Issues continue on Celtic Pass to Paradise; "added value" was a myth
If you were using the Pass to Paradise service last night, you’d be forgiven for not knowing that Celtic beat Hamilton 2-0.
Once again, the service left season ticket holders disappointed. Technical issues and dodgy commentary frustrated those who had shelled out over £600 to be able to watch Celtic this season. As it is, they’ve been left to bemoan a poor facility in a year where the club has been criticised constantly.
Of course, it’s not the club’s fault that Covid has made attending matches impossible. But being able to stream games competently is the least fans expect from a dismal season.
Production company Sunset+Vine were recruited by Celtic back in June. At the time, the club announced this partnership as being “exciting”. On paper, it appeared that way [Celtic FC]:
“Producers of BT Sport’s Europa League and SPFL coverage for a number of years, Sunset and Vine have an established track record of high quality, first-class sports coverage.
“Led by broadcasting experts who have worked on The FIFA World Cup, UEFA European Championships and the Olympics, we are confident that this partnership will provide excellent results and prove extremely popular with our supporters.”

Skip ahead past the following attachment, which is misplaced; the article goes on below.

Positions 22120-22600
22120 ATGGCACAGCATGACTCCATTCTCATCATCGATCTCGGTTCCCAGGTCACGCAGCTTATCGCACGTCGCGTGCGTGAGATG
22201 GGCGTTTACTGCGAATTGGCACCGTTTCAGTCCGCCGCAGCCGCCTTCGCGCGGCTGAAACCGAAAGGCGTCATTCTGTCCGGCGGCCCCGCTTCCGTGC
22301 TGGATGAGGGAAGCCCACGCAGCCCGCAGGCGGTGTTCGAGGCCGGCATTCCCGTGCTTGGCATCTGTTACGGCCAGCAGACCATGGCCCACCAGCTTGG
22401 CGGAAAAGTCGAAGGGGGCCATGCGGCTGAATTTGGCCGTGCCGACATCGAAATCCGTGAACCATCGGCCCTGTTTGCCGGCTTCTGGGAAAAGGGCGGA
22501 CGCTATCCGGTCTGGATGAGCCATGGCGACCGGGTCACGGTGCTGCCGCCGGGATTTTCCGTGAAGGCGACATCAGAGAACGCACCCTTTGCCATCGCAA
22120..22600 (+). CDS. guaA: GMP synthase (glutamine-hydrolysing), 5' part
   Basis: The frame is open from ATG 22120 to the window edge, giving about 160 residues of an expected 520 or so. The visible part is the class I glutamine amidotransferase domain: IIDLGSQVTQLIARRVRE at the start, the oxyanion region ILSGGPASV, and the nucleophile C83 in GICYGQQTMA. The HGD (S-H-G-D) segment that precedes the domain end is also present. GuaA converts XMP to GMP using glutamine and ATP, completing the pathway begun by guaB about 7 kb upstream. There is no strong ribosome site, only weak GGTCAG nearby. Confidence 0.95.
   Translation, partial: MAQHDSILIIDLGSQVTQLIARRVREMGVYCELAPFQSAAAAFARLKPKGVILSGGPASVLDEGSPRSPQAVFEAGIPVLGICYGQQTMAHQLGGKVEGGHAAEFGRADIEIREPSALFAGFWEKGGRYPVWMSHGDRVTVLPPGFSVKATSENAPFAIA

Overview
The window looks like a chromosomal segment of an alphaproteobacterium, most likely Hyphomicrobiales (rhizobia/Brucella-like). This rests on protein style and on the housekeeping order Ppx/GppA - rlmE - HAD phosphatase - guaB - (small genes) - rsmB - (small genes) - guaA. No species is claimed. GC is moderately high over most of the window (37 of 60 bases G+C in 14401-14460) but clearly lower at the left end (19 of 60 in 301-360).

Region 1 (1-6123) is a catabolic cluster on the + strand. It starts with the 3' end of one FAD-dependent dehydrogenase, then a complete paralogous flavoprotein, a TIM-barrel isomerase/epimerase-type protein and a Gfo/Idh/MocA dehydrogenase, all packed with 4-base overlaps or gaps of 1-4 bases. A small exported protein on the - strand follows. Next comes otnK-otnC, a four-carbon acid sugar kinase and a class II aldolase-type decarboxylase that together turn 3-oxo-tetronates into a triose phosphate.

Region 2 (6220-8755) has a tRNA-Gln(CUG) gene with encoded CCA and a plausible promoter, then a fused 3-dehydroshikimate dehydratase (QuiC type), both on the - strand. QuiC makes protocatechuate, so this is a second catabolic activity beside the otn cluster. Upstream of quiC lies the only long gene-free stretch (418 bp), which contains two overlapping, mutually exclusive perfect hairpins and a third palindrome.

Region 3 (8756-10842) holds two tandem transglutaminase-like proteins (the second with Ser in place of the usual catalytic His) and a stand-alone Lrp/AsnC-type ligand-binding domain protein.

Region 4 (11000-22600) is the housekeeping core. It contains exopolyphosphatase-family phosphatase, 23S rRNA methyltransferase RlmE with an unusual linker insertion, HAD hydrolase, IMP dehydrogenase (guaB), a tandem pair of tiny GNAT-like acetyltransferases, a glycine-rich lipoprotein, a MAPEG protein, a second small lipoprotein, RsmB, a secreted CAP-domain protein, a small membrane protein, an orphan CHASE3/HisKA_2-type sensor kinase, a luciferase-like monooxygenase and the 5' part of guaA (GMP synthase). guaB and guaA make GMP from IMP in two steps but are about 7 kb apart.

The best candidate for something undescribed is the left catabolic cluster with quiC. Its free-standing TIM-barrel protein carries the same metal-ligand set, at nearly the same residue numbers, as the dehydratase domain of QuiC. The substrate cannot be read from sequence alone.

Extremely popular with our supporters? Not so much, it turns out:
Can we get it to stop pausing it and maybe even sort the picture out…feel like I’m watching Minecraft
— Peter (@Twinnybhoy) January 27, 2021
Mine is rubbish as per usual
— D.A.vid (@David1888) January 27, 2021
Stream quality is unacceptable. Running on fibre, no other steaming services affected. Only problem is with the pass pic.twitter.com/T9EAUgaLaK
— Dougie B (@renzotiger) January 27, 2021
Celtic Pass to Paradise: not the added value fans expected
The fault may not necessarily lie at the door of Sunset+Vine. I know so little about the technical niceties of television production, specifically live broadcasting, that I’ve honestly no idea.
As for the product itself, when it worked? Peter Martin was on commentary duties, while Darren O’Dea continued as co-commentator. Former Celtic player O’Dea is a refreshing voice who provides genuine insight on the defensive side of the game.
Martin, not so much. The PLZ and former STV man was in full Celtic propaganda mode, describing Frimpong’s departure as “good business”. He was also criticised for overhyping the Bhoys’ display against Hamilton last night.
Michael Stewart, Chris Sutton and Rory Hamilton had been promised when the season started [Glasgow Times], but the popular trio have barely featured. Instead, ex-captain Stephen McManus and the divisive John Collins have provided analysis before, during and after matches.
The service, generally speaking, hasn’t been popular. Of course, a lot of that is contextual; when you can’t get the rush of being at Celtic Park, anything less feels disappointing. Still, though, the connection issues and dodgy commentary may feel like a slap in the face to Celtic supporters. Fans continue to invest so much in the club. Yet the product doesn’t deliver. We were promised added value, and simply haven’t been given it.
At least Celtic TV got one thing right: interviewing Ismaila Soro. That’s always – and we mean always – a good idea.